Display marketing metrics – The Basics

In a series of blog posts I’ll go through the most common online display marketing metrics. The aim of these posts is to give anyone who is new to the area a basic understanding of which metrics are used and how and when they are relevant. In this first post I’ll explain four basic metrics and how they interact:

  1. Impressions
  2. Clicks
  3. Orders
  4. Spend

1. Impressions
An impression is when an ad has been shown. Or actually, when an ad has been loaded into a browser that is visiting a page that holds ads. The ad doesn’t even have to have been in-screen, which means that the person browsing never had the chance to view or click the ad. (I’ll get back to all this in a later post about viewability). Because of this impressions is quite uninteresting on itself. This being said, alot of important metrics are derived from impressions. Later in this post I’ll explain two of them, CTR and CPM. Among others, that I’ll get back to in later posts are frequency and viewability.

The only reason impressions is an important metric on it’s own is since this are what you pay for. Seen or not, clicked or not – if you’re buying programmatically, you pay per impression.

2. Clicks
If a customer clicks an ad, this will trigger a script that counts clicks. This is an important measure to see how well your ad is performing and often used in a/b-tests to find the most effective creative. Although the click in it self has little to no value for the advertiser it is considered to be an indication of intent to buy or how interesting the ad is to the customer.Metrics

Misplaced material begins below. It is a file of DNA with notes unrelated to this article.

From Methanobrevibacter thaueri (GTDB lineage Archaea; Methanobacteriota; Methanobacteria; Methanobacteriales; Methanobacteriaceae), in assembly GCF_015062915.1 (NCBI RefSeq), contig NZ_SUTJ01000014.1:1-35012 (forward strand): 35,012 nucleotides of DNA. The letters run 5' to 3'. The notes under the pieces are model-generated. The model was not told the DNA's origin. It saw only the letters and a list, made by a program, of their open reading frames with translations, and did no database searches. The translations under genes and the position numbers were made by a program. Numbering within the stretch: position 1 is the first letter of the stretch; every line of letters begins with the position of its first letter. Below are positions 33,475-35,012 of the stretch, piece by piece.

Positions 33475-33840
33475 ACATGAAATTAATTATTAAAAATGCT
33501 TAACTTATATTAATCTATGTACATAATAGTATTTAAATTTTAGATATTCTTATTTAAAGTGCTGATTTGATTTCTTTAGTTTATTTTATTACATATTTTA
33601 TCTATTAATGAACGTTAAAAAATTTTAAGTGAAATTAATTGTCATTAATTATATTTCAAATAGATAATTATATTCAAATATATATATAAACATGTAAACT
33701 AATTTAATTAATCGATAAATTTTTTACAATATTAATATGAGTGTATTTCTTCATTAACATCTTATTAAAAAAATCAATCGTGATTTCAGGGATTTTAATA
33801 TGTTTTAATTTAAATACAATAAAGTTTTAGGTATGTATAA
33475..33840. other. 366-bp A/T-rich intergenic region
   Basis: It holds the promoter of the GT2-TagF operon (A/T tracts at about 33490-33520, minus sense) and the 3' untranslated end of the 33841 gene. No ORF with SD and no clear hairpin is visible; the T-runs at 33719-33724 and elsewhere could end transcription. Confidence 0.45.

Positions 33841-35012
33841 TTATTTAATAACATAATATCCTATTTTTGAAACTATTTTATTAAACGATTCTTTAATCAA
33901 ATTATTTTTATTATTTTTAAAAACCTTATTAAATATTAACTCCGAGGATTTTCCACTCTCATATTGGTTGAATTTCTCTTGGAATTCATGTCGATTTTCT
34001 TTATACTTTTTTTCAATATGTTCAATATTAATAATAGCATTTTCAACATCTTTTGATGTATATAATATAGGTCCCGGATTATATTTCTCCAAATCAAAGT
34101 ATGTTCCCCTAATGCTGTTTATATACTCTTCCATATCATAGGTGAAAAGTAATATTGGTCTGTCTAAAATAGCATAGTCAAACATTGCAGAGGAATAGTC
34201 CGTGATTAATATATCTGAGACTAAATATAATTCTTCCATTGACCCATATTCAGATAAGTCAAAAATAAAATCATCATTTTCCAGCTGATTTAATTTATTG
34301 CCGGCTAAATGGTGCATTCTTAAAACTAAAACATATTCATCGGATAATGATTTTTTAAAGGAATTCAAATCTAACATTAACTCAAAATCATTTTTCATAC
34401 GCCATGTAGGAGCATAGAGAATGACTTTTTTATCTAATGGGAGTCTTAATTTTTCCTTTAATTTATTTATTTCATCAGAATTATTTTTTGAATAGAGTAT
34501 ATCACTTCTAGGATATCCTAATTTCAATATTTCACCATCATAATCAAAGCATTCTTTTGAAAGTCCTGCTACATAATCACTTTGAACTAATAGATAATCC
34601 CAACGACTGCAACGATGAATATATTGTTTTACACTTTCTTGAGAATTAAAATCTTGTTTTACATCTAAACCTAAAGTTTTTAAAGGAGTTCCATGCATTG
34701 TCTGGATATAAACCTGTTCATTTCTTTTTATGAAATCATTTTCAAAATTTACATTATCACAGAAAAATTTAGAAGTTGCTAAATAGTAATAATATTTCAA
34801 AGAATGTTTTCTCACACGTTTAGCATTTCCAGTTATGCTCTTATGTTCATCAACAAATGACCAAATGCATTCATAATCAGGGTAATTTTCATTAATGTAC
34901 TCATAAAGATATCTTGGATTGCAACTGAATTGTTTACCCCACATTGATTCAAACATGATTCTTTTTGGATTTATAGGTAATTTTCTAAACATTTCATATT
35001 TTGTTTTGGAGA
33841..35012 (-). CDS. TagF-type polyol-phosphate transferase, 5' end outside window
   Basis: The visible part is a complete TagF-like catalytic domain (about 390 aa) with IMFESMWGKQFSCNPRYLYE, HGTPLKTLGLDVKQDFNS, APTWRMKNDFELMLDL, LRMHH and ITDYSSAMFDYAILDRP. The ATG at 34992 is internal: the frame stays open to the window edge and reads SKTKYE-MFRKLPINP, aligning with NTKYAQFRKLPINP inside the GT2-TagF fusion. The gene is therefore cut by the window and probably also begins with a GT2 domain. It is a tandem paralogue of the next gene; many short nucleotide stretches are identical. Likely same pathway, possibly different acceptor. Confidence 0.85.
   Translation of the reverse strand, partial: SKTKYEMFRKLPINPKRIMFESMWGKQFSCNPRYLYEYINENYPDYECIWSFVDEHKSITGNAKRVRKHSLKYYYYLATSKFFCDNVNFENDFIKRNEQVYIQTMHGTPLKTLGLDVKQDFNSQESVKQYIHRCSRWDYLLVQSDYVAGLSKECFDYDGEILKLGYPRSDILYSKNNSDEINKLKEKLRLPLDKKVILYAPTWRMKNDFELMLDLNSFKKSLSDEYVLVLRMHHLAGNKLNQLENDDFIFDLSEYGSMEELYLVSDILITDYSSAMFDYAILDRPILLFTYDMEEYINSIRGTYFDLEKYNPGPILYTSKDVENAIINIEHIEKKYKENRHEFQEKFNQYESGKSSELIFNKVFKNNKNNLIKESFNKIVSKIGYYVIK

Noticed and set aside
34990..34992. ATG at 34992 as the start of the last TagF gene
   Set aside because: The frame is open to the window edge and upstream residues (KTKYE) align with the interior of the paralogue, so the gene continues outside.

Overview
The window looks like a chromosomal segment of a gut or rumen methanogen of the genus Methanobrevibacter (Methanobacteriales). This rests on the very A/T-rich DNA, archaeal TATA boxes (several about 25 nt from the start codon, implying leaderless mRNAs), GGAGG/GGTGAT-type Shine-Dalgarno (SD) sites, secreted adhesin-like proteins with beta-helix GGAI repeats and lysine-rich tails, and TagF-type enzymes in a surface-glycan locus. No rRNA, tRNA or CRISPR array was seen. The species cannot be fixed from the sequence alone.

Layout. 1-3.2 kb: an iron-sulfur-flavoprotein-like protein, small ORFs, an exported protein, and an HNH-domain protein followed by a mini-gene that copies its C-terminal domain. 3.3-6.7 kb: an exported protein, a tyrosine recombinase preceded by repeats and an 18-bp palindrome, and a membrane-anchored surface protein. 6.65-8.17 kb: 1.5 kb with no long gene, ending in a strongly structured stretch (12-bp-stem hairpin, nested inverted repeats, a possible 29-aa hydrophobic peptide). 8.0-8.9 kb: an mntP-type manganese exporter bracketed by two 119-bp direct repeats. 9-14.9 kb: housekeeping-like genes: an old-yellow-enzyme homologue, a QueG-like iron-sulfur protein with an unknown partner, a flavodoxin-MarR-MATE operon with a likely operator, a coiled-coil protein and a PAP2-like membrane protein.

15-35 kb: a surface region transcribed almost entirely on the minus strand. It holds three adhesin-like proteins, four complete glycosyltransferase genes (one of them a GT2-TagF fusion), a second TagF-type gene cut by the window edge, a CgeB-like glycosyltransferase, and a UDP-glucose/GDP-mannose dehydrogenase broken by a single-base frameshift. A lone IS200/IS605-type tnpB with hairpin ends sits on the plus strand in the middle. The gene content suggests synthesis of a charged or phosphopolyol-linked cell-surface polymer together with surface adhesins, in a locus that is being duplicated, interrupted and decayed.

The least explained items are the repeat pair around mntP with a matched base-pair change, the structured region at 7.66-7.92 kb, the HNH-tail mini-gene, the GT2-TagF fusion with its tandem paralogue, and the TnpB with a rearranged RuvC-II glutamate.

Unfortunately there is a lot of click fraud and/or click mistakes (especially on mobiles) going on. In order to draw the right conclusions regarding the effectiveness of the campaign in general and specifically the creative and placement it’s important to focus on verified clicks.

When evaluating a campaign, CTR (Click Through Rate) is a common metric. CTR is calculated by dividing the number of clicks by the number of impressions.


3. Orders

If your site has the aim to sell your product (not just promote it), the amount of orders your marketing has generated is most likely your main focus. Orders are usually divided into VT (View-through) orders and CT (Click-through) orders. An order is counted as a VT order when an ad was shown to customer who completed a purchase within a set time span (often 7 or 30 days). A CT order is when the customer has clicked an ad and makes a purchase within the same session.

CR (or CVR) is an acronym for conversion rate. When evaluating a marketing campaign, this is a measurement of how large proportion of the clicks that generate an order.

4. Spend
As a marketer you are probably more often than not working on a fixed budget. There are a number of metrics used to evaluate if your marketing budget is spent in an effective way.

  • CPM – Cost Per Mille (mille is Latin for thousand). This shows your cost for 1000 impressions. Since impressions are bought individually in programmatic marketing, CPM is often called eCPM ( =effective CPM).
  • CPC – Cost Per Click. This is the average cost for one clicked ad.
  • CPO – Cost Per Order. This is the average cost for one order.

That’s all for now, please don’t hesitate to comment if you agree, disagree or have any questions about the metrics. In my next post  I’ll discuss some metrics used in programmatic buying.